SAUNDERS: Time to add shot clock to all levels of basketballThe time has finally come for all high school basketball games to have a shot clock.
By: Aaron Saunders, The Daily Republic
The time has finally come for all high school basketball games to have a shot clock.
Yes, South Dakota Class A and B schools, this means you. At its truest essence, basketball is supposed to be a game of nonstop excitement.
Of course over the years, the game created in Springfield, Mass., has evolved and morphed into a matchup of coaches’ competitive wits. But for fans, no matter which way you slice it, we still enjoy the adrenaline rush we receive from watching the last two minutes of a close game.
I recently had the privilege of covering a Mike Miller Classic game at the Corn Palace in Mitchell, between Our Savior New American of New York and Pierre High School. This was by far one of the most exciting high school boys’ basketball games I have seen in the last five years. In part, because of the 35-second shot clock that was used in this tournament, and as well as Class AA high school games in South Dakota, which is one of eight states that has installed shot-clock rules.
Our Savior New American won that game 84-80 in overtime, and one could argue that there would have never been overtime without the shot clock. With a little more than a minute left, Pierre was trailing by four points, but was able to tie the game after playing good defense and converting buckets on two consecutive possessions.
While many argue that the shot clock does not make a difference in the strategy of the game, I beg to differ.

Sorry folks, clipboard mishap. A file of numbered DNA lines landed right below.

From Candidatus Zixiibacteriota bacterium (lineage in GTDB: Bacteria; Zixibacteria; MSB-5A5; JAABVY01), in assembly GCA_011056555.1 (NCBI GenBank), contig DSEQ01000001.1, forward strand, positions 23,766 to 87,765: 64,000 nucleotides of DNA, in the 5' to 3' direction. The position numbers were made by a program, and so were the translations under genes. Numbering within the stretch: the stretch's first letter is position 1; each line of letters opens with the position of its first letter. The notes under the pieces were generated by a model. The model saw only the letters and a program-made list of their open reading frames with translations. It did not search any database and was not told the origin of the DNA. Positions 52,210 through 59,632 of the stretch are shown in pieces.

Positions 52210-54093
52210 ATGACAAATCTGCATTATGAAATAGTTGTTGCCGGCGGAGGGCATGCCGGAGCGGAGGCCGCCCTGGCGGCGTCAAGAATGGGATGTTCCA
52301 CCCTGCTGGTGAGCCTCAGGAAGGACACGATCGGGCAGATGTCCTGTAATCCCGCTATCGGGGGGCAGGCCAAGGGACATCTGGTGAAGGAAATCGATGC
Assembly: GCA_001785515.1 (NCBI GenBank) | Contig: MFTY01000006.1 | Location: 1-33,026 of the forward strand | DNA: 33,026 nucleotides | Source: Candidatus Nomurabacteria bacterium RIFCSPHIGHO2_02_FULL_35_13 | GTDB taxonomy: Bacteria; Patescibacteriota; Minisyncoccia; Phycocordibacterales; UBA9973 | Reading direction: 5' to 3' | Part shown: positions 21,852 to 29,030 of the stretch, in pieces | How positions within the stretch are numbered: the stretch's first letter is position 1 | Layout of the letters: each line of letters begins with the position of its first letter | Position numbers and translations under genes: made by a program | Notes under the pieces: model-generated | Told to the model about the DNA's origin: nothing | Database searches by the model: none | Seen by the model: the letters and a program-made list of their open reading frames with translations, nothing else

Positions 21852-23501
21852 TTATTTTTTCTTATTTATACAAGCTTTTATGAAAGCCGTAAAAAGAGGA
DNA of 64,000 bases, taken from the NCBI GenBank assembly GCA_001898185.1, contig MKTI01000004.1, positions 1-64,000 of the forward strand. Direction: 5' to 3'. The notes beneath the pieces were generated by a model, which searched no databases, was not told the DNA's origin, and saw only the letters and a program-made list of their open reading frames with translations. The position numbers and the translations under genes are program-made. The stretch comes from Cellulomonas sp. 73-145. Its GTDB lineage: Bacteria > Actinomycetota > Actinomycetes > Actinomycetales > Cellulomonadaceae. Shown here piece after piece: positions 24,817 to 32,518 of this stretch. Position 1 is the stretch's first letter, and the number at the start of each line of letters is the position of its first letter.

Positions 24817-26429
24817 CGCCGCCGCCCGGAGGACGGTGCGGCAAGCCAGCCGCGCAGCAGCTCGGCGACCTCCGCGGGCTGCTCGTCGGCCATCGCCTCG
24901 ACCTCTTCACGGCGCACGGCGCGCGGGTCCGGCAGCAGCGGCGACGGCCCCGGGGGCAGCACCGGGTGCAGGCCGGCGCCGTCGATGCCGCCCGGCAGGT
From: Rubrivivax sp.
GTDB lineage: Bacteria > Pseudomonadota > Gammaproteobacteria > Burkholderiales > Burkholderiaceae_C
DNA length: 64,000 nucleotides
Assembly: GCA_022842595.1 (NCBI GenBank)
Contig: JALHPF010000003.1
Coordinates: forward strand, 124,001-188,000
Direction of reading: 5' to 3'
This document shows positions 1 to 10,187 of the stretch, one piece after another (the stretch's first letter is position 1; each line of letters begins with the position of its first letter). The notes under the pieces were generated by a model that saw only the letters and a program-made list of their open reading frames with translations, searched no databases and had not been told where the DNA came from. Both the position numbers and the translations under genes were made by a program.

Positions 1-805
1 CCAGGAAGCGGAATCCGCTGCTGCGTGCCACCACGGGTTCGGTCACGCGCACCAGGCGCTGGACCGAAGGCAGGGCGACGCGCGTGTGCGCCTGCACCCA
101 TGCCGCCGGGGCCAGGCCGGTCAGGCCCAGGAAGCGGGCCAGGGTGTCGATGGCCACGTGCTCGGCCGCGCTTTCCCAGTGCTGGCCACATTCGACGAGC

In Class A or Class B, a team trailing four points with one minute would be forced to foul its opponent and hope for missed free throws to be able to close the gap.
Mount Vernon/Plankinton head coach Eric Denning, a Class A coach whose team does not play games with the shot clock, agreed having a shot clock would make things much more exciting.
“I am in favor in the shot clock,” Denning said. “I don’t think it would be a big change in the game, but I do think it would add another element to the end of the game for the fans.”
The institution of the clock in lower levels, which has been discussed at South Dakota High School Activities Association meetings in recent years, would also put a stop to ingenious coaches halting the game or playing “stall ball” as it is affectionately called. Far too often, coaches sit on the ball in games where there is no shot clock. And who can blame them?
If I were coaching against a team with a big advantage in terms of talent compared to my squad, I would do the same thing to limit their opportunities. After all, a coach’s mission is to win the game at all costs.
But as fans and paying customers, we deserve better.
And it is not the fault of the coaches or players, but it’s the fault of basketball purists who don’t want to change. After all, college basketball didn’t institute a shot clock until 1985.
Or it could also be because in such money-tight times like now, it is not a necessity.
Some believe the greatest hindrance to the implementation of the shot clock at the bottom two levels of high school basketball in the state is money.
Mitchell Christian boys’ basketball coach Dennis Martin, whose team competes in Class B, said he would say yes to shot clocks if he had a vote, but understands that times are hard for schools.
“The con to adding the shot clock is that most schools are going to have a hard time funding it,” Martin said. “I think it’s been avoided at the lower schools, because all school boards are faced with budget concerns.”
While the financial burden school systems face is understandable, most people don’t care. As fans and consumers of the game, we want to see the best show possible and with no shot clock, that is impossible.